“I’ve always been very interested in the outdoors,” Cooper said. “I grew up with two brothers, and our lives were digging holes and mudfights. That kind of was my background, and when Hurricane Katrina hit, I wasn’t entirely sure of what the implications were, because I was at such a young age, in the fourth or fifth grade. But, just seeing how that affected my community and those around me has had a lasting impression on me, far beyond that time when I was that age.
“And so when I went to Tulane University, I got invested in the Tulane Green Club, and I got invested in the local nonprofit, and it really opened my eyes to the issues that we’re facing in just that one city. I knew that if New Orleans was having such strong implications of climate change, how much more our coast, and how much more our nation and world?”
Carter said New Orleans and the surrounding areas are in an interesting situation with the wetlands and oil and gas production.
“So, I think it’s an interesting example, if you will, of what’s happening out there and what we could be doing, what we’re doing right, what we could be doing better,” Carter said.
He also asked Cooper about work by the Louisiana Governor’s Office with the private sector on environmental protection.
“As I mentioned before, a lot of our revenue comes from offshore as well as onshore drilling … in Louisiana, and I see this as a perfect partnership, because we could not do the restoration at the scale we do without this,” Cooper said. “We’ve completed 111 projects already. We have 76 more on the way on our coast, and this could not be possible without utilizing the resources that are already there, and knowing the impact that it’s having on our area.”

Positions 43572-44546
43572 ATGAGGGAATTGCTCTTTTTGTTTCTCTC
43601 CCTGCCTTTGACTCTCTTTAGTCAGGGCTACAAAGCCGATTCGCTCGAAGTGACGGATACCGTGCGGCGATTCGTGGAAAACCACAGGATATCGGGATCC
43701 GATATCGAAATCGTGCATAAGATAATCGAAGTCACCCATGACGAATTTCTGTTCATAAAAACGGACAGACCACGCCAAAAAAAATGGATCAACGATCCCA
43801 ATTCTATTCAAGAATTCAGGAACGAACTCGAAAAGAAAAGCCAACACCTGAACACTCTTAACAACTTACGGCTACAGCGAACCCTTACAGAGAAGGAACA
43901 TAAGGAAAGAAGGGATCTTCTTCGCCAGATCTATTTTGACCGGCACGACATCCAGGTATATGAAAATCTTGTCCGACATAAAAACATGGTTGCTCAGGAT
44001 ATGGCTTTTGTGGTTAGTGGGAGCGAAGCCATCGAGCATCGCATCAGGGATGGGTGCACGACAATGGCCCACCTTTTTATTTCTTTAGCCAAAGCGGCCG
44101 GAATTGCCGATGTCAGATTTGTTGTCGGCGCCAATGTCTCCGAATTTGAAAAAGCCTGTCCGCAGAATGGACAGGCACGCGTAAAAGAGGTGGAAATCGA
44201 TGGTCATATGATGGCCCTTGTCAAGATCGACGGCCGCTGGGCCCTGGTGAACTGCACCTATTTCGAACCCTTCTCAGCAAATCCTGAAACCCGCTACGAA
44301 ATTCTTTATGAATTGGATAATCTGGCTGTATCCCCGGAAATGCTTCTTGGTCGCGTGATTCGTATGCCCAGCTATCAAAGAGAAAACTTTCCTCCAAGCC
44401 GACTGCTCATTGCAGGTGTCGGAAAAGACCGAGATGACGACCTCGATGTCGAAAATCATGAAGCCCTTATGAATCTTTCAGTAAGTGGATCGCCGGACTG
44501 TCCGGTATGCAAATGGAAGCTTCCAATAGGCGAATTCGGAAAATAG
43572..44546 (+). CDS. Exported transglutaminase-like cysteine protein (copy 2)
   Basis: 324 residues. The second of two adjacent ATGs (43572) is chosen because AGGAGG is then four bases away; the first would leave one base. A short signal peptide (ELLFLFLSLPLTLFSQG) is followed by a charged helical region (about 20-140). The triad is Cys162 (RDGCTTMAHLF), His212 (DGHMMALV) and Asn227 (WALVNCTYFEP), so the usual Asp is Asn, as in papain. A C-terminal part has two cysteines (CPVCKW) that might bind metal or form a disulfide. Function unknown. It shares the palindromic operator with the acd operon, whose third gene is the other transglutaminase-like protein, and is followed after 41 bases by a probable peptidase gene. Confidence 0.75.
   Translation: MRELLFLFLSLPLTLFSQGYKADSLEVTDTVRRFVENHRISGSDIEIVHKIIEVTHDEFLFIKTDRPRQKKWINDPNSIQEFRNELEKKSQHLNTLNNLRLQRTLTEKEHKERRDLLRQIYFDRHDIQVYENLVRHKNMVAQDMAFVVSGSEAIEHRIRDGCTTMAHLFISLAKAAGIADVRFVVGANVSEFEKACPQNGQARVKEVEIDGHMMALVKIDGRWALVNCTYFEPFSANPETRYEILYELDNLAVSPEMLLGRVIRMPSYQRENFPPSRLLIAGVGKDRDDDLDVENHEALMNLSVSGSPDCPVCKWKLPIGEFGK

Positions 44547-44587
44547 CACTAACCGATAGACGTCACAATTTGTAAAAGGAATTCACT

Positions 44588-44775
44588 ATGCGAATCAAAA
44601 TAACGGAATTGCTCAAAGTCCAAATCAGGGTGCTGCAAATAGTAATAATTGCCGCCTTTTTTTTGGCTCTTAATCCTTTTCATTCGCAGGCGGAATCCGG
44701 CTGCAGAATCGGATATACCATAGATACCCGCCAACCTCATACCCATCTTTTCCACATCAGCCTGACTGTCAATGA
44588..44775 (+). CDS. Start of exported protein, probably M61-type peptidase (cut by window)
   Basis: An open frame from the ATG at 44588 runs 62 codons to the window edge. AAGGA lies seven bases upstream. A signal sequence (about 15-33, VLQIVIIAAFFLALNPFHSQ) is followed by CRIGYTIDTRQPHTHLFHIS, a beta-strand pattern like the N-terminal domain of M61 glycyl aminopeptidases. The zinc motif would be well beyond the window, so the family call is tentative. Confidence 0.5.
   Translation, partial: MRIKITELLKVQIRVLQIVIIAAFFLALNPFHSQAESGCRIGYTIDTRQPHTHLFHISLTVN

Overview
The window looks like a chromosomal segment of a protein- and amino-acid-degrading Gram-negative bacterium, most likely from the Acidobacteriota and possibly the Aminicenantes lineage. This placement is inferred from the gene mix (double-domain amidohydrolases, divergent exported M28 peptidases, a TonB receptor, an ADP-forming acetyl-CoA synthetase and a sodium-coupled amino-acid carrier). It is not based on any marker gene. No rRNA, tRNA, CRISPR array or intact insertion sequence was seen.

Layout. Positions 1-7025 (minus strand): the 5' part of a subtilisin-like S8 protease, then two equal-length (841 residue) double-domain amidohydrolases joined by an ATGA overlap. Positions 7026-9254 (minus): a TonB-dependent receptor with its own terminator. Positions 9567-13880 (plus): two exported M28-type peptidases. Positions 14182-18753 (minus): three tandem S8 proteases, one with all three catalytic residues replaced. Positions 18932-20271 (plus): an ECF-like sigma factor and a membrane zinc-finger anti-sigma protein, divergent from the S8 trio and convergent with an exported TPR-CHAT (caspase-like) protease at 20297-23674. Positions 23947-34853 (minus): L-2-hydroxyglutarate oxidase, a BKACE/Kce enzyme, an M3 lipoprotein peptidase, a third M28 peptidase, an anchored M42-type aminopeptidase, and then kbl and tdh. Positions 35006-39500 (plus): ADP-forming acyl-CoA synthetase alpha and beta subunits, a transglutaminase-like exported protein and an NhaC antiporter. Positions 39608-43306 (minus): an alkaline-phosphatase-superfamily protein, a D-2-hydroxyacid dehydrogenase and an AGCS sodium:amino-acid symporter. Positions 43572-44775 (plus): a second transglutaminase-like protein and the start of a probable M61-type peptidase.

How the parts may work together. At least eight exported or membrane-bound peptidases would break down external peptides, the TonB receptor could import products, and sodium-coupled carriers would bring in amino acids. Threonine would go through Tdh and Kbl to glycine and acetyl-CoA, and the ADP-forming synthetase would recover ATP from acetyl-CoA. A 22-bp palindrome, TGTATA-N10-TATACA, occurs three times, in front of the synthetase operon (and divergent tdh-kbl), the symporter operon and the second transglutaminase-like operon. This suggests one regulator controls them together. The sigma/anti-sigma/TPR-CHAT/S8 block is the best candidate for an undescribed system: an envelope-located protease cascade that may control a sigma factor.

The other person testifying from a Southern coastal state was Chris Suggs, a University of North Carolina student who has been active in his community basically since he was old enough to do so.
Suggs, who is deeply connected to his hometown of Kinston, and launched a group — Kinston Teens — in 2014 to effect change in the city, spoke to the committee about the struggles of poor communities that get hit with severe weather.
Kinston, located on the Neuse River in Eastern North Carolina, withstood a 500-year flood in 1999 following Hurricane Floyd, which resulted in the federal government helping people relocate from the Lincoln City neighborhood and essentially wiping it from the earth. Concrete barriers stand to block street access to what now looks like forest carved into city blocks.
Hurricanes Matthew and Florence, in 2016 and 2018, caused two more 500-year floods and devastation across the city, county and region.
Suggs said in his statement, “For me, the saddest thing about these recurring natural disasters that are exacerbated by climate change, is that the communities that are the most affected — like mine — are often the communities that have already been hit the hardest by all of society’s other problems. You have poor, rural communities that are completely underwater or get cut off from their access to food, hospitals, and medical supplies.
“You have communities that rely heavily on the farming industry just devastated by these storms, causing farmers, migrant workers and their families to lose income while the farms are underwater. And you have predominantly poor communities, black communities and housing projects that were built in the flood plains — because those were the only places they were allowed — that become completely submerged. That’s the story of Kinston, and much of Eastern North Carolina.”
Suggs said his generation has no time to waste, and they need action.